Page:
Within a week of their launch, AMD Ryzen 5000 series CPUs are sold out wherever you look, despite the company "shipping tons of units."
The CPU shortages are particularly frustrating for customers who have already been left out in the cold over the Nvidia RTX 3000 series launch - one that has notoriously been plagued by shortages everywhere you seem to look.
That launch prompted one user on Twitter to complain that AMD's upcoming releases would be a "paper launch" as well - specifically that they would "launch" a product with very little inventory available for PR purposes.
This prompted a response from Frank Azor, AMD's chief architect of gaming solutions and marketing, assuring us that this would not be the case.
I look forward to taking your $10 :)September 24, 2020
Now, as retailers everywhere experience shortages of the new CPUs, Azor is getting some push back on Twitter.
5900X is a paper launch tho 🤷♂️🤷♂️ https://t.co/IYrG1v5GS9November 8, 2020
Azor and others were quick to defend AMD, saying that the shortages were the result of extraordinary demand, which is certainly believable given the amount of anticipation online for the new AMD silicon.
There's a big difference between a "paper launch" and shipping tons of units but demand exceeds supply.November 8, 2020
- Where to buy AMD Ryzen 5 5600X: find stock here
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Is it really a supply issue or a demand one?
Much like the Nvidia RTX 3000 series shortages, AMD is claiming that the shortages of their latest CPUs are a function of very high demand.
While this is a frustrating response for those who want to buy one of these processors and can't, that frustration is probably evidence that this is indeed the case.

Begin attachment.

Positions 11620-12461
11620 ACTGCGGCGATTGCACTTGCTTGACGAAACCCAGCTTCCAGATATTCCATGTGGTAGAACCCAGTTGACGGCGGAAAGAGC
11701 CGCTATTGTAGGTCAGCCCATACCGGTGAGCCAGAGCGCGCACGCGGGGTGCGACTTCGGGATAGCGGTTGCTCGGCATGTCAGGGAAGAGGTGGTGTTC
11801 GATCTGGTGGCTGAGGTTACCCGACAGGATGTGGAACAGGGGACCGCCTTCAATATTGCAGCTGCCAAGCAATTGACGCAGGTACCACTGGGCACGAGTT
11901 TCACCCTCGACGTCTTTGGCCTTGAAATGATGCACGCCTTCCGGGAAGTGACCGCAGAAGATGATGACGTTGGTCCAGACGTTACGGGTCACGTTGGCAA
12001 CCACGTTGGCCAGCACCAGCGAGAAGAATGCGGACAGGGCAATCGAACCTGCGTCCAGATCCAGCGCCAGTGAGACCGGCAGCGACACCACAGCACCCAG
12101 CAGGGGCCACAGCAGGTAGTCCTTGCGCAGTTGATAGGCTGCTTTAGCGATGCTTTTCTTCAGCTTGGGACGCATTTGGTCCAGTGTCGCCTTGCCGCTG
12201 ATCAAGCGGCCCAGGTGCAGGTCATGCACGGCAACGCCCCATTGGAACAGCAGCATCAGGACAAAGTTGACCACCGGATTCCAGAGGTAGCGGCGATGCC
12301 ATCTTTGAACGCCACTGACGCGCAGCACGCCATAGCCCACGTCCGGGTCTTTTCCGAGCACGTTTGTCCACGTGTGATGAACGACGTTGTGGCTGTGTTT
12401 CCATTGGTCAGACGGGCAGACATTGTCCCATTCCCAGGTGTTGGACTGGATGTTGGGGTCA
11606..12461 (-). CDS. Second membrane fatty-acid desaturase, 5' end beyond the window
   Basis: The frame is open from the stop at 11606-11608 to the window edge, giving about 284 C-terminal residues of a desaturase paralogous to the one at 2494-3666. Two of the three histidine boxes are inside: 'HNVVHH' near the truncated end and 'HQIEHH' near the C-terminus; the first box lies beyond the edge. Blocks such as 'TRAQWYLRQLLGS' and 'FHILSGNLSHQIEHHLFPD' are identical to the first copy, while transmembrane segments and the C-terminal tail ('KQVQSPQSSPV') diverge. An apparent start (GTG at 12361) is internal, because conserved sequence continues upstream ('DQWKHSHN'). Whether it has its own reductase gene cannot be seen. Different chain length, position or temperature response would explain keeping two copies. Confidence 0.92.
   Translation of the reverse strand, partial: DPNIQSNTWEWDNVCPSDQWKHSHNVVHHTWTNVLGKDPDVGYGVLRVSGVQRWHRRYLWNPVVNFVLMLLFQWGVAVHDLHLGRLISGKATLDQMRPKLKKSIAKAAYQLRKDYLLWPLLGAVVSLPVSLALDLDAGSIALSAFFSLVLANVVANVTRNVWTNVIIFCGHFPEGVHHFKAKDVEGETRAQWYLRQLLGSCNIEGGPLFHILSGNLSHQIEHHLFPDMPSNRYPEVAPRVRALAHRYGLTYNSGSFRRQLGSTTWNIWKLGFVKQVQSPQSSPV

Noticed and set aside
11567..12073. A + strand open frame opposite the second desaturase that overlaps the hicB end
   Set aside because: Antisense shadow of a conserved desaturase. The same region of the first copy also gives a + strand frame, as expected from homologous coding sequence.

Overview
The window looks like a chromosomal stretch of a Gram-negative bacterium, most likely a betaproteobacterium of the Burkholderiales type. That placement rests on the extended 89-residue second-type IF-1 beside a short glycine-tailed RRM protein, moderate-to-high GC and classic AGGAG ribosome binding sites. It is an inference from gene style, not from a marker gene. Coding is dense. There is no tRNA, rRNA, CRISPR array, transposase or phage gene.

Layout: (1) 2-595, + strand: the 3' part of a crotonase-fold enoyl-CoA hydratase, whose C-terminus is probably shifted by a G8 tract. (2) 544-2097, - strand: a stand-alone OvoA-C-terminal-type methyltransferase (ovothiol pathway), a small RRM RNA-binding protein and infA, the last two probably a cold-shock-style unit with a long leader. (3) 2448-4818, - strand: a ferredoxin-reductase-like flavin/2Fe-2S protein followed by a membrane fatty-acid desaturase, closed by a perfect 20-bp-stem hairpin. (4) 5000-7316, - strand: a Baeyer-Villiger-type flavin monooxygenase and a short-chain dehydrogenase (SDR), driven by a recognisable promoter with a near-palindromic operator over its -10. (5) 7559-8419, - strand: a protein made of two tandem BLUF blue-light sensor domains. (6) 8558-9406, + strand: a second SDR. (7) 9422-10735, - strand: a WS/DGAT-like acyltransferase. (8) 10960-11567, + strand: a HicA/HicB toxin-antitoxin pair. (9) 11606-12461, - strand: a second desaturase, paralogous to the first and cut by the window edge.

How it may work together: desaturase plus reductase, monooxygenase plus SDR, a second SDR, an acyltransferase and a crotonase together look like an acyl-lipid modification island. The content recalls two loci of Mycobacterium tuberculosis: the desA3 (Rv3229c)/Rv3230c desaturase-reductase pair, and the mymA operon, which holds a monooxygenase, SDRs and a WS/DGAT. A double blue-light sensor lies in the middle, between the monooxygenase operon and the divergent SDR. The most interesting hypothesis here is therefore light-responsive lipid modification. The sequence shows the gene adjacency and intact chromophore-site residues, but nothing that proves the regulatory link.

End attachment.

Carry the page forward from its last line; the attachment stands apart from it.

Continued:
There has been a lot of anticipation around the latest AMD CPUs, especially as leaked benchmarks showed them greatly overperforming people's expectations.
This almost certainly pushed some fence-sitters over the edge and drove up demand for the CPUs at launch, right when the supply of these chips were likely to be at their lowest in the near term as production begins to ramp up.
Product shortages are nothing new, as frustrating as they may be, but hopefully we won't have long to wait before the shortages let up and anyone who wants one of the new CPUs can find them.
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John (He/Him) is the Components Editor here at TechRadar and he is also a programmer, gamer, activist, and Brooklyn College alum currently living in Brooklyn, NY.
Named by the CTA as a CES 2020 Media Trailblazer for his science and technology reporting, John specializes in all areas of computer science, including industry news, hardware reviews, PC gaming, as well as general science writing and the social impact of the tech industry.
You can find him online on Threads @johnloeffler.
Currently playing: Baldur's Gate 3 (just like everyone else).